Acura MDX SUV Forums banner

1 - 9 of 9 Posts

·
Registered
Joined
·
798 Posts
Discussion Starter #1
I don't know why I didn't replace the strut/shocks when I lowered my car the last time but finally got around to replacing them this weekend. There are a lot of how-to articles so I won't really get into that but will point out some things that may save you some headaches, especially cars that's lived in the snow states.

1. Spray a lot of PB Blaster(Kroil recommended for heavy corrosion) on the parts and let it sit overnight.

2. You will probably want to buy sway bar endlinks as most of these are rusted on and can be a b!tch to remove without damaging them. If you do have a hard time removing them and have stripped the hex hole, try using Vicegrips to hold down the collar next to the boot. If the Vicegrips still will not hold it, pull back the boot a bit and grind down two sides so you can put a wrench on it. Using a secondary jack will be helpful in removing the end link if you jack up the control arm/hub a bit.

3. Have a cutoff tool handy in case you end up stripping the hex hole on top of the front strut mounts like I did. I tried using some rubber sheet and clamping down the piston with Vicegrip with no luck. Finally had to just cut the top nut to get it out.

4. I've done multiple suspension swaps on various Civic's so I know the rear bolts can be a b!tch to get out on the lower control arms. For some reason on the MDX's though, even if you manage to get the bolts free from the threads, you may not be able to pull it all the way through the sleeve if there is any corrosion inside of it as I've found out. I could get the bolt 3/4 of the way out but then it would just spin and wouldn't come out no matter how hard I pulled on it.

I ended up cutting it off and getting new bolts from the dealer.

Bottom line for the rears: If you don't have a good impact gun, take it to a mechanic first to have them loosen the rear lower shock bolts and see if they can take it FULLY out.

Other than that, everything is straight forward. You can get the alignment checked afterwards but you probably won't be off since toe is the only thing adjustable in the front and for the rear, you're only removing the shocks which shouldn't affect alignment settings.









Temporary bolt until I get some from the dealer. Notice my upper rear adjustable control arms to get it close to stock after lowering.
 

·
Registered
Joined
·
1 Posts
Nice write-up. With 113k miles on my 10 MDX Tech, I decided to refresh the suspension. I went with a strut kit from Unity and picked up a set of Monroe rear shocks from a local parts store. I intended to do the swap myself, but frozen strut and shock bolts soon directed me to my local mechanic. For $300 he completed the swap and I am satisfied with the results.
 

·
Registered
Joined
·
751 Posts
Nice write-up. With 113k miles on my 10 MDX Tech, I decided to refresh the suspension. I went with a strut kit from Unity and picked up a set of Monroe rear shocks from a local parts store. I intended to do the swap myself, but frozen strut and shock bolts soon directed me to my local mechanic. For $300 he completed the swap and I am satisfied with the results.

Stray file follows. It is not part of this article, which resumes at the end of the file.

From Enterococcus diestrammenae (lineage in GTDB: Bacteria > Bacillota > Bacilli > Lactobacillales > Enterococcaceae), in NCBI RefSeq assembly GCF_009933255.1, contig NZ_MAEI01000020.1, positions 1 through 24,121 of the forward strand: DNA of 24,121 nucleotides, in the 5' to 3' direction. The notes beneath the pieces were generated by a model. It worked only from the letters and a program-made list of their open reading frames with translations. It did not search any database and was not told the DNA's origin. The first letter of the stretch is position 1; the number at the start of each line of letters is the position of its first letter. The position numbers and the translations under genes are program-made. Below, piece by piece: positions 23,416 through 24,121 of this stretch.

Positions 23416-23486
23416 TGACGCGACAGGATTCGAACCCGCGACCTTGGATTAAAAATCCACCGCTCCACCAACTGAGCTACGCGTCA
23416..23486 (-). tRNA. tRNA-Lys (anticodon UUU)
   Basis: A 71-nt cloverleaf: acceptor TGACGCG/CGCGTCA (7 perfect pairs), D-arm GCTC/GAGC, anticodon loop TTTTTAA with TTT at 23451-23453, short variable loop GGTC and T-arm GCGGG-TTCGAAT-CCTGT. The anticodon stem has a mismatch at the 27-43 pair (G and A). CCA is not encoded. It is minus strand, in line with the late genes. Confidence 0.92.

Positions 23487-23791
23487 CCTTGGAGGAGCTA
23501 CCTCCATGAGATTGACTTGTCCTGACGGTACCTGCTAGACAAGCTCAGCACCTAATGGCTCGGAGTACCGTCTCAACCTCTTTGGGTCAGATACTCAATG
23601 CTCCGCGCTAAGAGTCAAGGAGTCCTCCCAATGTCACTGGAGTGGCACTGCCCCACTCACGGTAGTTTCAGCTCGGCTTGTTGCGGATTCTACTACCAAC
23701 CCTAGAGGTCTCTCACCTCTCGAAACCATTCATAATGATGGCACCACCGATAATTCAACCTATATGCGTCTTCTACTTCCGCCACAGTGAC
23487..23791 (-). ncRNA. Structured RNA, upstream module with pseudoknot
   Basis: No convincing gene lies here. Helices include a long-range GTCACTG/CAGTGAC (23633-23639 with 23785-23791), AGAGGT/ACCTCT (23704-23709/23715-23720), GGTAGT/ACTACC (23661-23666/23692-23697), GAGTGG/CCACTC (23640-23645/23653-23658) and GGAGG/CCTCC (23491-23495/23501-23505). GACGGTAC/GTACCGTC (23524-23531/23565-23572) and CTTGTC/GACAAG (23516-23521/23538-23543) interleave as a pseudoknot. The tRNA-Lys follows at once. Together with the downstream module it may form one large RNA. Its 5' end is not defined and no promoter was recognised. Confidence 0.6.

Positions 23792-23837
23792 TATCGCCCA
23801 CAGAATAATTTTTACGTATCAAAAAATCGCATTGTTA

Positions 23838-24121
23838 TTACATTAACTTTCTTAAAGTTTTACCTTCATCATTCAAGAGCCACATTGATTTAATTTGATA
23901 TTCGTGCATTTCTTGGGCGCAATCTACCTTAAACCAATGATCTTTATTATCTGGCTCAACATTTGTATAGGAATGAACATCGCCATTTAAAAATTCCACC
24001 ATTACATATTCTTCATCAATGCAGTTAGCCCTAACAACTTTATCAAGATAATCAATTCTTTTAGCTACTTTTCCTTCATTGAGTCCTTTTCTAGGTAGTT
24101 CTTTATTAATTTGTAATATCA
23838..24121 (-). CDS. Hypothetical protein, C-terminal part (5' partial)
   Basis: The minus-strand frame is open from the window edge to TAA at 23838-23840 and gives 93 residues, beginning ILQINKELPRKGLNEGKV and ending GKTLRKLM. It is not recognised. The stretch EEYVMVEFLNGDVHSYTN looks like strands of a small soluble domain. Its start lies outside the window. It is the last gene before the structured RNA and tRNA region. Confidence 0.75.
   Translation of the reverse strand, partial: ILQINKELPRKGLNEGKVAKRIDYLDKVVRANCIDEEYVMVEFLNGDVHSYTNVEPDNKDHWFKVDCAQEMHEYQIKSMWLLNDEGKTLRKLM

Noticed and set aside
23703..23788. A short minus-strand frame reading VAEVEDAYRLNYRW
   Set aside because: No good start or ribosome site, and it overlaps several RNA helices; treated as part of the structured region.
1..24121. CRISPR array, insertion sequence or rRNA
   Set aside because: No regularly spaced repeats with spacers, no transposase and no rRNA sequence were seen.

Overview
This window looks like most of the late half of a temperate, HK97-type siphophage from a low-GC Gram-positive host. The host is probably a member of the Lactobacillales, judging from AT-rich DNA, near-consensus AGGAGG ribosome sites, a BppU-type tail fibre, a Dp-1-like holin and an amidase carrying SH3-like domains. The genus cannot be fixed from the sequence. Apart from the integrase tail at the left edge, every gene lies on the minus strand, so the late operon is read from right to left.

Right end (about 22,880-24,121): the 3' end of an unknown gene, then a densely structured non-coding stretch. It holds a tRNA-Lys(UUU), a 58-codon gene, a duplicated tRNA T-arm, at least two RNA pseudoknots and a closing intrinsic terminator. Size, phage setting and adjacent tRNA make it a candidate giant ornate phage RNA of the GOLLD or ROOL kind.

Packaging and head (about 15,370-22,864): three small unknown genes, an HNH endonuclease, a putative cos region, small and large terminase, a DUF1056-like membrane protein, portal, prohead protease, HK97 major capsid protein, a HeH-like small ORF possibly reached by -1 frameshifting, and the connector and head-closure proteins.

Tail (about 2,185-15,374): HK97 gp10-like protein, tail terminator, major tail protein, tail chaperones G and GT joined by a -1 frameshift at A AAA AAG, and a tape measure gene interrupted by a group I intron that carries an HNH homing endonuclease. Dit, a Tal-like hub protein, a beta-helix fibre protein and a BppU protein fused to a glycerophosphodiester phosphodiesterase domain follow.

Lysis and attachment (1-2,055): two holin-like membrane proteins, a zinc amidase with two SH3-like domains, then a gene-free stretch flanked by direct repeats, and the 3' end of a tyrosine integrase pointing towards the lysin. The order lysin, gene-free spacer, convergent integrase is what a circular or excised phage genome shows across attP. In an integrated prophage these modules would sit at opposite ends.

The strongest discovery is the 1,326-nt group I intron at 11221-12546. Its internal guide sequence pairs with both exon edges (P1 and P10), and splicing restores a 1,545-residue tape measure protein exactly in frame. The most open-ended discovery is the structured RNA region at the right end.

Keep us up to date on those UNITYs.

I've seen them at rockauto dot com, but nobody vouches for that brand.
 

·
Registered
Joined
·
3,338 Posts
How do you like the KYB shocks vs the OEM units?
 

·
Registered
Joined
·
798 Posts
Discussion Starter #5
Hard to tell as my original stock units had over 100k on them.

However in my observation afterwards comparing them side to side, I'm questioning whether I really needed to replace them. The pistons compressed and rebounded exactly with the same characteristics between the old and new.

The KYB's seem just a hair more aggressive than the stock but once again, that could be due from the age. However I'm glad it is more on the aggressive side than mushy side for sure. If you take away the age aspect, I would go as far to say they are the same dampening wise.

Also we all know Honda's tend to be more oversprung on most of their cars leading to less stress on shocks, so it wouldn't surprise me that the originals were still in good condition.

European cars in general tend to be more over damped otoh, so shocks are expected to go out sooner on those cars.

I would describe the ride between the old and new in my case as 90-95% identical.
 

·
Registered
Joined
·
3,338 Posts
Thanks for the input.
I was expecting them to be on the firmer side since in the TL-S they are a lot more aggressive than stock, and KYB also manufacturers the OEM Unit on the TL.
 

·
Registered
Joined
·
87 Posts
Any tips for re-installing the control arms? I had a hard time pulling it out trying not to damage the hub or brake rotor. I was thinking of removing the top one of the two lower strut mounting bolts so the hub can pivot, but not sure if that will help. I happen to be replacing the strut assembly at the same time, but was planning on doing that after I got the control arm back on.
 

·
Registered
Joined
·
798 Posts
Discussion Starter #8
I just attached inner side to use as a pivot and used an extra Jack to raise the outer portion of the control arm into place.
 

·
Registered
Joined
·
34 Posts
This thread makes me appreciate moving out of the rust belt 8 years ago. I have a 2008 Pilot and 2010 MDX and both still look like new underneath. I do not miss working on Michigan cars when I lived up there....
 
1 - 9 of 9 Posts
Top